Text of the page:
Try this experiment: Toss a coin into a kitchen sink filled with water. See the concentric circles rippling out from where the coin dropped into the water? That's the pattern of the giant killer ocean wave known as a tsunami.
"Tsunami" (soo-nah-mee) is a Japanese word meaning "harbor wave" or "big wave in port." They're also known as seismic sea waves or as tidal waves, although the latter term is inaccurate because these destructive forces have nothing to do with normal ocean tides. Earthquakes in the deep ocean cause tsunamis, and they've been around as long as the Earth's great oceans have existed. While their causes are fairly simple, their behavior and the destruction they can cause are more complicated.
According to an online brochure from the National Oceanic and Atmospheric Administration (NOAA), these giant sea waves result from earthquakes, landslides beneath the ocean, underwater volcanic eruptions and meteorite impacts. Most tsunamis occur in the Pacific Ocean, but they can happen anywhere that an earthquake or landslide displaces large amounts of water.
The most destructive event of this kind may be the stunning Indian Ocean tsunami of Dec. 26, 2004, which resulted from a catastrophic 9.0 underwater earthquake near the Indonesian island of Sumatra. A large area of land under the water moved about 10 meters (roughly 10 yards), causing massive displacement of the water above it. Within hours the tsunami struck the coastlines of 11 countries around the Indian Ocean. People were snatched out to sea by the force of the retreating wave, while others drowned on the beaches or in their coastal homes. Estimated to be moving at about 100 miles per hour when they came ashore, the tsunami's successive waves destroyed property from Indonesia north to Thailand and west all the way to Africa, a distance of some 3,000 miles (about 5,000 kilometers).
A Jan. 7, 2005, report by National Geographic News quotes the U.S. Geological Survey estimate that the earthquake that produced the 2004 tsunami released energy equivalent to 23,000 Hiroshima-type atomic bombs. The kinetic energy of that land movement was transferred to the displaced ocean water, causing it to drop and then rise up, moving with the speed of a commercial jetliner, some 500 miles per hour. The 2004 tsunami may be even more destructive than the legendary Krakatau (or Krakatoa) volcanic eruption of 1883, which produced waves topping 125 feet above sea level.
According to a USGS tsunami website, tsunamis have four stages to their life cycle: initiation, split, amplification and run-up. During the initiation stage, a portion of the seafloor lifts up and then drops, which pushes the water above it up and down. The energy from this up-and-down motion then is transferred horizontally (remember the coin and the circles?) to produce the tsunami wave. Next comes the "split" stage, when the first tsunami divides into a wave that heads out to deep ocean and one that travels toward the coast. Their respective speeds vary according to the water's depth, with deep-ocean tsunamis traveling faster than local waves.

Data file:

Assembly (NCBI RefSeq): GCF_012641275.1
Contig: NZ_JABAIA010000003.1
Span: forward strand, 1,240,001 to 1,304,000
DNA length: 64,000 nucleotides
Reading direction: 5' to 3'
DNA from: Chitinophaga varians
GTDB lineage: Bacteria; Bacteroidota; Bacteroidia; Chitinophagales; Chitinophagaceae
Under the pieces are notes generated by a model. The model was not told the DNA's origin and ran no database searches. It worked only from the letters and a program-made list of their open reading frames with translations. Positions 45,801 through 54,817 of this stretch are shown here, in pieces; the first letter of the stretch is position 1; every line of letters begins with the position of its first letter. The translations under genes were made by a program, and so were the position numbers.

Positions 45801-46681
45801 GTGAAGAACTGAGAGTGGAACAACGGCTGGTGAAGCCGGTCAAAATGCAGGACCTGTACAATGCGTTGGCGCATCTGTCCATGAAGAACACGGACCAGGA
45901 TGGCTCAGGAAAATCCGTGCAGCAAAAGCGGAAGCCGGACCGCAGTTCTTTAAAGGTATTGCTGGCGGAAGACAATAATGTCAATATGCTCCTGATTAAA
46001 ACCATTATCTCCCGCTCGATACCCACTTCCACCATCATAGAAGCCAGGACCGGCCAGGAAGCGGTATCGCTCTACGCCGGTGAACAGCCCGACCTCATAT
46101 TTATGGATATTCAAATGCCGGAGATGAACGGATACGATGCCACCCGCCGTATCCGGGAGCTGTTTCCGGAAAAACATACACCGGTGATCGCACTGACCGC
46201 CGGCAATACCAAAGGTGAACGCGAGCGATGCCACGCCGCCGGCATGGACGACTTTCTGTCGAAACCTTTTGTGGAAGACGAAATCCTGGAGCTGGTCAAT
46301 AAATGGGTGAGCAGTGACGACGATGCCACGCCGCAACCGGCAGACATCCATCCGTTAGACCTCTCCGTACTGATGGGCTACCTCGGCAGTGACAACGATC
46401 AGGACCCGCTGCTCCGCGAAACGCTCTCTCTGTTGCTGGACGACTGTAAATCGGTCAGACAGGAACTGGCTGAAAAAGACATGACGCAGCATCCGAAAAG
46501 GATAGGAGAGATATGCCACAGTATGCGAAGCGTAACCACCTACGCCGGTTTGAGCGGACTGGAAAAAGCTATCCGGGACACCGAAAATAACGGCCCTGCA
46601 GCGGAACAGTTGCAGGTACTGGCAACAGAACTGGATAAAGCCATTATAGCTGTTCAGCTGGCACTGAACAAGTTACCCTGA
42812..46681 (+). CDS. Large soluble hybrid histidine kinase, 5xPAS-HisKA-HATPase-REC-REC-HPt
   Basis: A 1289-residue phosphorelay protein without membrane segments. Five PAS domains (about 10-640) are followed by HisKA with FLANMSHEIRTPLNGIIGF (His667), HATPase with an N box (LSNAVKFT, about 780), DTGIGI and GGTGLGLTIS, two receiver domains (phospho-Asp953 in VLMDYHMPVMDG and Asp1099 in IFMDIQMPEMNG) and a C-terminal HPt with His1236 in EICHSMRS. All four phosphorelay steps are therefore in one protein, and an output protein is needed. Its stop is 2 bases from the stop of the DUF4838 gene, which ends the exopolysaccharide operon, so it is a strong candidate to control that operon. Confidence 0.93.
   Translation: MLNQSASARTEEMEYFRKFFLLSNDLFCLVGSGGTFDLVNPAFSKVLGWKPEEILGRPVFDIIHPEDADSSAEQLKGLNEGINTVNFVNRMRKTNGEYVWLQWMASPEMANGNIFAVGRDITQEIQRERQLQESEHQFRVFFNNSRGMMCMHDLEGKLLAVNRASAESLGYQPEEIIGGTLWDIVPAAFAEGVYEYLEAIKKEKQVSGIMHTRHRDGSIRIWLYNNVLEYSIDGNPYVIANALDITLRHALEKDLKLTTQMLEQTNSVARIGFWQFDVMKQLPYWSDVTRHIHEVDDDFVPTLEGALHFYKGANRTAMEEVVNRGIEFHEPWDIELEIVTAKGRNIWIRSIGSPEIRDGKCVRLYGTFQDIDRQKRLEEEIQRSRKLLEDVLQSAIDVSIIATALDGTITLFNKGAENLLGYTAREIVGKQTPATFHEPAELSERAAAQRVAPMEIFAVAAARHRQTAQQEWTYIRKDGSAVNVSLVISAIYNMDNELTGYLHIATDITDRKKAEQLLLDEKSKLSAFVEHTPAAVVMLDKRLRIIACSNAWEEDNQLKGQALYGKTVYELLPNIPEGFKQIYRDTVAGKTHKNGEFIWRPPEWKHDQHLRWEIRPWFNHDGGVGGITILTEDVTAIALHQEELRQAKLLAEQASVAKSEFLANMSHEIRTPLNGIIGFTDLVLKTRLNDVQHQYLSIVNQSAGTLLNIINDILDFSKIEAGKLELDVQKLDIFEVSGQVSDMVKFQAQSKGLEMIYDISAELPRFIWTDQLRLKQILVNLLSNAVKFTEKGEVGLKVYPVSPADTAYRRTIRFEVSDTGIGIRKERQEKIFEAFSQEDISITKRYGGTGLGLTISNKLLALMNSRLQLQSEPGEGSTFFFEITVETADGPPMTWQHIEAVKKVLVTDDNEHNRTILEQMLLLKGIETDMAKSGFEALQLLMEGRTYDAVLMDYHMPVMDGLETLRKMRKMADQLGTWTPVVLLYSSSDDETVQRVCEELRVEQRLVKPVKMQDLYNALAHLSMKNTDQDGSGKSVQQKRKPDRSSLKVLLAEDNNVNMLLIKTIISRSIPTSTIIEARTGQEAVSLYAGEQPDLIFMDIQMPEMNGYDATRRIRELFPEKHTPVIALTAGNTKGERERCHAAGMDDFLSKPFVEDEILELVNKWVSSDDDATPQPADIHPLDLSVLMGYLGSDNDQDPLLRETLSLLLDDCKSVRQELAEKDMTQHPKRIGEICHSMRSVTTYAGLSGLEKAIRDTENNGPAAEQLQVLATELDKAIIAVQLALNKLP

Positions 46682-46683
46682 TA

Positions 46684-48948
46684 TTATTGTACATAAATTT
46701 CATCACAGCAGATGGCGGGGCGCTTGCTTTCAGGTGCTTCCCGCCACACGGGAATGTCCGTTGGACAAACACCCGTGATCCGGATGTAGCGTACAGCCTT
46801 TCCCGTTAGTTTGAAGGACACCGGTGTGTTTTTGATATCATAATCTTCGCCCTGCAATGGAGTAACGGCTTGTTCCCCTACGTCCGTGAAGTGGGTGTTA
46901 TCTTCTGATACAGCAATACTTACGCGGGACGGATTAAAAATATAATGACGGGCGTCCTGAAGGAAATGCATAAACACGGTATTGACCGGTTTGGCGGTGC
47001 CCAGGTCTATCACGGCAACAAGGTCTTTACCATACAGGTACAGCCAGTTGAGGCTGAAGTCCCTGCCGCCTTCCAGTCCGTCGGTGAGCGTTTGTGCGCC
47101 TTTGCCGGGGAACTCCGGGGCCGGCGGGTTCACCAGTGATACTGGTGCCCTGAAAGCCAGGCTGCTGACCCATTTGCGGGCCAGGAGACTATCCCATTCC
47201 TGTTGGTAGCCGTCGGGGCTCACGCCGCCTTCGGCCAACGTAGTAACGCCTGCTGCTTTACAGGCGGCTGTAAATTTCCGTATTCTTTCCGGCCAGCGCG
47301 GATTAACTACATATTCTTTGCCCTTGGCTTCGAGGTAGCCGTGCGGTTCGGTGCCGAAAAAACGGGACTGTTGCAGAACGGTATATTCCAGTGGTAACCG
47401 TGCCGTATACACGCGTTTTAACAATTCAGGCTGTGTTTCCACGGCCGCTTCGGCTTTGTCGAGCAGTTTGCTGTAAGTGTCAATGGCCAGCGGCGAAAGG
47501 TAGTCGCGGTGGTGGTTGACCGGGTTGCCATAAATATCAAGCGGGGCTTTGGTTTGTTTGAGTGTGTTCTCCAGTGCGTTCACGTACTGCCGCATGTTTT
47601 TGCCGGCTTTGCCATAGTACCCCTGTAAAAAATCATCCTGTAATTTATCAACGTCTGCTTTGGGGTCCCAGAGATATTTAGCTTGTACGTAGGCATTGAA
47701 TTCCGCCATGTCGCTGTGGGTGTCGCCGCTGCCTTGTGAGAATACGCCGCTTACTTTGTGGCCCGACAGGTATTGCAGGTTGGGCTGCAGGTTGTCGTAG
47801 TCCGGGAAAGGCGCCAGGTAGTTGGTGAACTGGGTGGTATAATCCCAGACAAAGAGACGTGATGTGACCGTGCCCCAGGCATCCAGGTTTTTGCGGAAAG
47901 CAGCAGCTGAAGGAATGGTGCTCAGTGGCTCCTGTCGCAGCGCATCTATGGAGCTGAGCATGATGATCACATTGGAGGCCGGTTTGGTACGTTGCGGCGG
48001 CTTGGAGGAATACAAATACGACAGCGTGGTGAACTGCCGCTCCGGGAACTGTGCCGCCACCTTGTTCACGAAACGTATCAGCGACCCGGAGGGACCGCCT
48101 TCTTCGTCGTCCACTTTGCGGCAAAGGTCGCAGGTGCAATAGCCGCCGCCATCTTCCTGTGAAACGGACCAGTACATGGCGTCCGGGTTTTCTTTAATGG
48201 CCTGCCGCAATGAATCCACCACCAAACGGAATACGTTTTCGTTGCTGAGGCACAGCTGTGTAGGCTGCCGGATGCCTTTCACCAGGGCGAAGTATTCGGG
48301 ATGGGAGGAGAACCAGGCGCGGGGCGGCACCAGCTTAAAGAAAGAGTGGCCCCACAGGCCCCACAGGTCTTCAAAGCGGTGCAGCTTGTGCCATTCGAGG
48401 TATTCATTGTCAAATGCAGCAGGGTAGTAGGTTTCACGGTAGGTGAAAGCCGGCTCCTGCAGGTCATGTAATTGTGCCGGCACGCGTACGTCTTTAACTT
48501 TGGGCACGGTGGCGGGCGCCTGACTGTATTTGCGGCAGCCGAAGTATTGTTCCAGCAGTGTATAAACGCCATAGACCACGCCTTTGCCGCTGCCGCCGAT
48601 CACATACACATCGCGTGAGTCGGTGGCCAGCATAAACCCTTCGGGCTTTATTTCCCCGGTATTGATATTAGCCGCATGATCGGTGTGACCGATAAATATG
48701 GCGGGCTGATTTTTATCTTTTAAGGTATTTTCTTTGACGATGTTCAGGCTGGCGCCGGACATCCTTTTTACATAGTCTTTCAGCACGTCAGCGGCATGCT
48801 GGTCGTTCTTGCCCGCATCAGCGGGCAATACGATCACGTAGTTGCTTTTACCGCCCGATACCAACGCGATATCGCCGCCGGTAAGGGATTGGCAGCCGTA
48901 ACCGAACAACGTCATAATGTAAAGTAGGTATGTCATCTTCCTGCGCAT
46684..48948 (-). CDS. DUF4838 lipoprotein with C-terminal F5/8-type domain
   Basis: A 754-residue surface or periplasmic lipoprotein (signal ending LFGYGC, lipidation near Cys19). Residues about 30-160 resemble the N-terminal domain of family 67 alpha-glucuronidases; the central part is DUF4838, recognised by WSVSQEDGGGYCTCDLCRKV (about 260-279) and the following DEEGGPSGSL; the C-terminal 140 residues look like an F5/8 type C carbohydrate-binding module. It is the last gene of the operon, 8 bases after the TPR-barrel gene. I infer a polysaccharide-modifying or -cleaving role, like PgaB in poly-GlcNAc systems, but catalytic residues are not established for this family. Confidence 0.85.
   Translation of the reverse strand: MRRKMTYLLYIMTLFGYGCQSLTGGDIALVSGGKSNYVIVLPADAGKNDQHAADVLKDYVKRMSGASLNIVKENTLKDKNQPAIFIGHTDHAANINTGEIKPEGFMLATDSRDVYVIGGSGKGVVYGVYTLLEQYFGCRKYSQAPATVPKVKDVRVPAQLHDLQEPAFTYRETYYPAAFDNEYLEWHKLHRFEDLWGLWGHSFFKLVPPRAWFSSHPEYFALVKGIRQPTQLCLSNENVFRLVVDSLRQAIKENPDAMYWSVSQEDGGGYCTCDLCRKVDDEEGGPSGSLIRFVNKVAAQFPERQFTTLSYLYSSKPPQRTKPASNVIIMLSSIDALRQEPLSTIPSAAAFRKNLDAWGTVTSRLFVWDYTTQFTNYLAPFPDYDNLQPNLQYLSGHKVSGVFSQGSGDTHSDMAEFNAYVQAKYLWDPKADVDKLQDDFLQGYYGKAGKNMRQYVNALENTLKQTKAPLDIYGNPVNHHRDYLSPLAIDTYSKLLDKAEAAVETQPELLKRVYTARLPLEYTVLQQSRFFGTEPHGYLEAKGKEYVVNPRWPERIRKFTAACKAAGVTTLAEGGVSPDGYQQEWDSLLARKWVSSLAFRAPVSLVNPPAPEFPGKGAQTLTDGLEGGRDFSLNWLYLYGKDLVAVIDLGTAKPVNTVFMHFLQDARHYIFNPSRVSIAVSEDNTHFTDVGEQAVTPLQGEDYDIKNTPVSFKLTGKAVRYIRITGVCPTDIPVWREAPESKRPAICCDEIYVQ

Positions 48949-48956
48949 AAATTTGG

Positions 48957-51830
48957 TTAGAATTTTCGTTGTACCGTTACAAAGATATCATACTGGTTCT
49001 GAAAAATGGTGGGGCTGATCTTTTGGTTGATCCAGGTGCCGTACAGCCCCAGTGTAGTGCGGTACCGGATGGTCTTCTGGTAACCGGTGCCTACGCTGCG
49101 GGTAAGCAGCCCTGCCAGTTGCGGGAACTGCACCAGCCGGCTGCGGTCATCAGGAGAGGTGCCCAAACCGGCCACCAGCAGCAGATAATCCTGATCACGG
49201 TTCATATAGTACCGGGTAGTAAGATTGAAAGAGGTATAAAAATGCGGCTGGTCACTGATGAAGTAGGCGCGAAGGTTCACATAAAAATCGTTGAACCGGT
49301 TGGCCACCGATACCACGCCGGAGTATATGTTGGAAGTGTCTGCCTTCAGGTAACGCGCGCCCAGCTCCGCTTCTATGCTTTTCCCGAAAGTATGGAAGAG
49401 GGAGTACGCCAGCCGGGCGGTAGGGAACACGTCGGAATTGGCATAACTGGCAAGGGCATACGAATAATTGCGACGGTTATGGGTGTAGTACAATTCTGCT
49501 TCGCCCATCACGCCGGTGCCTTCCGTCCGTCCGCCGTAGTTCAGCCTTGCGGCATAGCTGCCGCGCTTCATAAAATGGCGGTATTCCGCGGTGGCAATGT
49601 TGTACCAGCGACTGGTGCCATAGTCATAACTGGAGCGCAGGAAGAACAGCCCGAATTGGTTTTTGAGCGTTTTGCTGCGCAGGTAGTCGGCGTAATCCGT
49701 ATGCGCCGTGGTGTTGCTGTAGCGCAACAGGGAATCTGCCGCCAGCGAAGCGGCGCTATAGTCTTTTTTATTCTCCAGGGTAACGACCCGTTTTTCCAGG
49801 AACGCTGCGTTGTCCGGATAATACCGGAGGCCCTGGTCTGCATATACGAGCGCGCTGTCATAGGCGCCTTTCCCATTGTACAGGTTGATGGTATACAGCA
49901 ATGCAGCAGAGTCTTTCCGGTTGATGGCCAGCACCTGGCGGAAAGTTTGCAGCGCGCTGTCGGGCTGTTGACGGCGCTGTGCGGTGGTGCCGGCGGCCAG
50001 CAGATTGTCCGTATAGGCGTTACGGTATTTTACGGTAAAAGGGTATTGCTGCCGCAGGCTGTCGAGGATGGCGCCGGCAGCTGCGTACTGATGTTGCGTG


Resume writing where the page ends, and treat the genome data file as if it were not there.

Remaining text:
Next comes the amplification phase, which occurs as the wave travels over the continental shelf. This phenomenon occurs with both local and deep-ocean tsunamis. As with sound waves, amplification makes tsunami waves become taller and closer together. However, the first part of the wave to reach shore is the channel between peaks known as the trough, which appears as the ocean receding from the shoreline. This is one of the first natural warnings that a tsunami is imminent, and too many people fail to heed the alarm.
The final stage is called run-up, when the wave's peak travels onshore. This stage serves as a measurement of the height of the water above sea level. Only the largest tsunamis, such as the 2004 Indian Ocean wave and the 2011 Japanese tsunami, produce giant breakers. Instead tsunamis typically act like strong, fast-moving tides with forceful surges and rapid sea-level changes. It's these strong currents, often carrying massive amounts of debris, which cause most damage.
A final and most dangerous characteristic of tsunamis is known as "persistence." Although a tsunami is imagined as a single, giant killer wave, in reality a seismic sea wave can generate multiple fronts, continuing even after it first strikes land. This happens because some of the tsunami's energy gets reflected back to the ocean. In addition, variations in coastline geography can change a tsunami's forward motion, just as water will flow around an obstruction. Sometimes a tsunami will produce a type of coastal-trapped waves known as "edge waves." These waves flow back and forth parallel to the shore. These differences in surge and amplitude can cause secondary waves to have greater height and force than the tsunami's first wave. This is why residents are urged to stay away from the coast for several hours after a tsunami strikes.
Tsunami forecasting took a big leap forward after the catastrophic Indian Ocean tsunami killed 237,000 people in Asia, according to the NOAA Center for Tsunami Research. Greater investment in technologies then under development resulted in the construction and deployment of DART – Deep-Ocean Assessment and Reporting of Tsunamis. Installed in 2009, the monitoring system, while not foolproof, has greatly improved the ability of forecasters to predict tsunamis and thereby save lives.